Some indication of the expansion of the business is given by the figures showing Works output. Although the 1000th Engine was completed in 1883, it was twenty-two years later that the 2000 mark was reached. The 3000th Engine, a tank Locomotive for the Great Indian Peninsula Railway, was delivered in 1914, and the 4000th Engine, a three cylinder compound for the London, Midland & Scottish Railway, was completed in 1925. In view of the fact that Locomotives had become much heavier, the tonnage production figures are relatively greater than shown by the mere increase in the number of Engines delivered.

With the extension of Electric Traction on Railways it was obvious that Electric Locomotives would be required, and the firm gave particular attention to this new development. About this time, contracts were secured for the supply of mechanical parts for thirty-one heavy Electric Freight Locomotives for the Great Indian Peninsula Railway. Each Engine had motors totalling 2,600 H.P. and weighed 123 tons, and was built to run at a maximum speed of 45 miles per hour.

In 1930, the Firm completed one hundred years of Locomotive building, and to celebrate the centenary, the Directors invited all the employees, numbering some 2,200, as their guests for a day’s outing to Blackpool, the special trains employed being drawn by Locomotives built at The Vulcan Foundry, chartered for the occasion. Of the numerous stories told of the trip, perhaps two will suffice. A certain clerk, having imbibed more beer than was his wont, stood glassy-eyed and rocking on thepromenade. He was approached by a boatman with the remark “Nice day for a sail, Sir.- Our friend appeared to ponder this remark for a while, and then replied “Hic—b well go for one then !


An hilarious party wending their way to the station for the train home, spotted a figure lying prone in the gutter, which on closer investigation proved to be one of their own workmates who had dined “not wisely but too well.- He was picked up and carried to the train, and on arrival at Earlestown, two of the party volunteered to see him to his home. After much fruitless knocking, the bedroom window of the house next door was flung open and an irate feminine voice bawled down, “It’s no use knocking there, they’re all gone to Blackpool for the week.”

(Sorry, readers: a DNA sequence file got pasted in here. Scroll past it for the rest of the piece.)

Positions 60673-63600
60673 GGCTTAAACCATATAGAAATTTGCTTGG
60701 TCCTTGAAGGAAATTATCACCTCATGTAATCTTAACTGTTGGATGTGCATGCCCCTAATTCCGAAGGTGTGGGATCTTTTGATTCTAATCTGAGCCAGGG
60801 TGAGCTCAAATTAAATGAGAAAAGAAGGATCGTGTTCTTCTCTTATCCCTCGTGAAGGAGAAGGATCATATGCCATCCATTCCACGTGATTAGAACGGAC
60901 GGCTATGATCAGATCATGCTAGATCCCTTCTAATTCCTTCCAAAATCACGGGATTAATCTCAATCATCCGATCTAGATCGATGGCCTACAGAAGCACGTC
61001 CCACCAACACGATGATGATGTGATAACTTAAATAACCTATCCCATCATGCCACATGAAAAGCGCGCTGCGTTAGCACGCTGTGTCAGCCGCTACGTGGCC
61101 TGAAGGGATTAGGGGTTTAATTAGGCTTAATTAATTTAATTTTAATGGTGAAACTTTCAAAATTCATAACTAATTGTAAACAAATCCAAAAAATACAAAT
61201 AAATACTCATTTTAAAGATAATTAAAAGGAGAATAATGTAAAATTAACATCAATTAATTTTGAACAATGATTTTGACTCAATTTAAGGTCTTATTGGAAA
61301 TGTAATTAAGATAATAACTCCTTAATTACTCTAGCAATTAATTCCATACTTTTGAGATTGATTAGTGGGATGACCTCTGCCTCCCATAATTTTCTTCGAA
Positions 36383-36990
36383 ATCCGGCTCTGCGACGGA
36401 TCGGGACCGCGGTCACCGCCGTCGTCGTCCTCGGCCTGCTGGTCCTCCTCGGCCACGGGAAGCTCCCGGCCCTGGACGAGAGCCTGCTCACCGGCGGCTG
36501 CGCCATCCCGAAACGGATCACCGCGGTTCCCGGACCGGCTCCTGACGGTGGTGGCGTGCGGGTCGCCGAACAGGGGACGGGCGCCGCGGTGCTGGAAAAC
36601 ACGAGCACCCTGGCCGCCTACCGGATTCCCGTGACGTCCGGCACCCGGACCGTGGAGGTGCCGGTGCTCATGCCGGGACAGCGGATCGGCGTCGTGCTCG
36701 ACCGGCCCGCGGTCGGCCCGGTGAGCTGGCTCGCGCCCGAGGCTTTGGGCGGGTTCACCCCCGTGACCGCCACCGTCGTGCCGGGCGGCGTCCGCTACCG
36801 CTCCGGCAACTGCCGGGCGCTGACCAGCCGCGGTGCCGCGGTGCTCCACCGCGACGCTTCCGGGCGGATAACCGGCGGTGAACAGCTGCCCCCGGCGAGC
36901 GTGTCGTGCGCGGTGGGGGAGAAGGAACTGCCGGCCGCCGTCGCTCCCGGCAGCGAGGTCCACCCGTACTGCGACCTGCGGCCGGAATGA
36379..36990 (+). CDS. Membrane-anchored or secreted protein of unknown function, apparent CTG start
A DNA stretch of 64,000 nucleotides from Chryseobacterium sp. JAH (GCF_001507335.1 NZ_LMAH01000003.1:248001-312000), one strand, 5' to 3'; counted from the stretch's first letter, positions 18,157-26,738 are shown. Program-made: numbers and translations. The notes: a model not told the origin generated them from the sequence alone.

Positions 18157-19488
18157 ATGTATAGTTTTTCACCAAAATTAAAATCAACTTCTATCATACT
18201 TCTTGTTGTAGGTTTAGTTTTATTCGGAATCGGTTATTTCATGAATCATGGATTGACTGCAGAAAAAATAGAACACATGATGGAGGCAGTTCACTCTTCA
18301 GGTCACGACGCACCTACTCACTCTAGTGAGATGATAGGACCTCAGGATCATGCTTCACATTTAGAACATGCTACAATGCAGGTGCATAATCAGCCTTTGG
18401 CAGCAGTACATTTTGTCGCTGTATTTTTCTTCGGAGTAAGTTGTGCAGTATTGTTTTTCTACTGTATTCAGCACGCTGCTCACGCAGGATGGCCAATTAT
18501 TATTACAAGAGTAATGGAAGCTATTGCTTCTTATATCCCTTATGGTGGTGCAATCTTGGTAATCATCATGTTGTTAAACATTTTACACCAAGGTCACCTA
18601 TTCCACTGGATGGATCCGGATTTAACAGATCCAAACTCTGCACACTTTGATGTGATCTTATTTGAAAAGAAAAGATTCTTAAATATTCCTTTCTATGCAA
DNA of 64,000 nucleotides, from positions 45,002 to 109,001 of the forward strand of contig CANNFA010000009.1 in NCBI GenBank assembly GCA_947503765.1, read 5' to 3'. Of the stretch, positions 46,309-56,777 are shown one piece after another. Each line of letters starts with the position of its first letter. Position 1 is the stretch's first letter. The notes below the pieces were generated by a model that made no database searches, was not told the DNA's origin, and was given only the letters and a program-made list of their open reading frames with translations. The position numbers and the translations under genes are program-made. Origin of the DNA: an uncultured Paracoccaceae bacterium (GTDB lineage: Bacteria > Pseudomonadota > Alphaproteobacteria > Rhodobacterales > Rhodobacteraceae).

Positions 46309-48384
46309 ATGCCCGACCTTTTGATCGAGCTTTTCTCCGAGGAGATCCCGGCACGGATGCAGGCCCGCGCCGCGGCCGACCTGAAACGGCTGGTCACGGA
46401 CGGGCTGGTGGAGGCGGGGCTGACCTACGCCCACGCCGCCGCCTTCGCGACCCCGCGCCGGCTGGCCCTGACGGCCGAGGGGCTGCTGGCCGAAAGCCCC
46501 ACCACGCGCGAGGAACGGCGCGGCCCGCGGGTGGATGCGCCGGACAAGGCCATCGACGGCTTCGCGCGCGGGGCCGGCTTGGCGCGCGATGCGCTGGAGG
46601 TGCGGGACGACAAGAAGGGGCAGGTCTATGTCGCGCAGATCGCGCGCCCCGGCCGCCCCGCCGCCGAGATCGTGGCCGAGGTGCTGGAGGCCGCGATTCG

Centenary Excursion to Blackpool, 1930

{mospagebreak title=Period: 1930s, WW2 and later}Period: THE 1930’s — THE SECOND WORLD WAR — THE “LIBERATION”

The Argentine Railways since the early days, had obtained economical results from the use of two-cylinder compound Locomotives for long hauls, and in 1930 twenty 2-8-2 Engines of the C.S.9.A. Class were built at the Vulcan for the Central Argentine Railway, followed by an order for twenty 2-8-0 Locomotives in the same year for the Buenos Ayres Great Southern Railway. During 1934-5, one hundred Class 5 Engines were delivered to the London, Midland and Scottish Railway and they were an outstanding example of the tendency to develop a first-class Mixed Traffic Locomotive capable of hauling any kind of train. The tapered boiler barrels lent an air of power and distinction to these very neat looking engines.


Twenty-four remarkable locomotives were built in 1935 to the order of the Chinese Government Purchasing Commission for service on the Chinese National Railways. They were the largest engine built at the Works to that date, and had a wheel arrangement of 4-8-4 with an overall length of engine and tender of 93 ft. 21/2 in. Six were equipped with booster engines driving the rear axles of the leading tender bogie and of the remaining engines the rear bogies of the locomotives themselves were adapted for the ready application of a booster if required.

4-8-4 Type Locomotive for China



XA Class Engine being transported by road.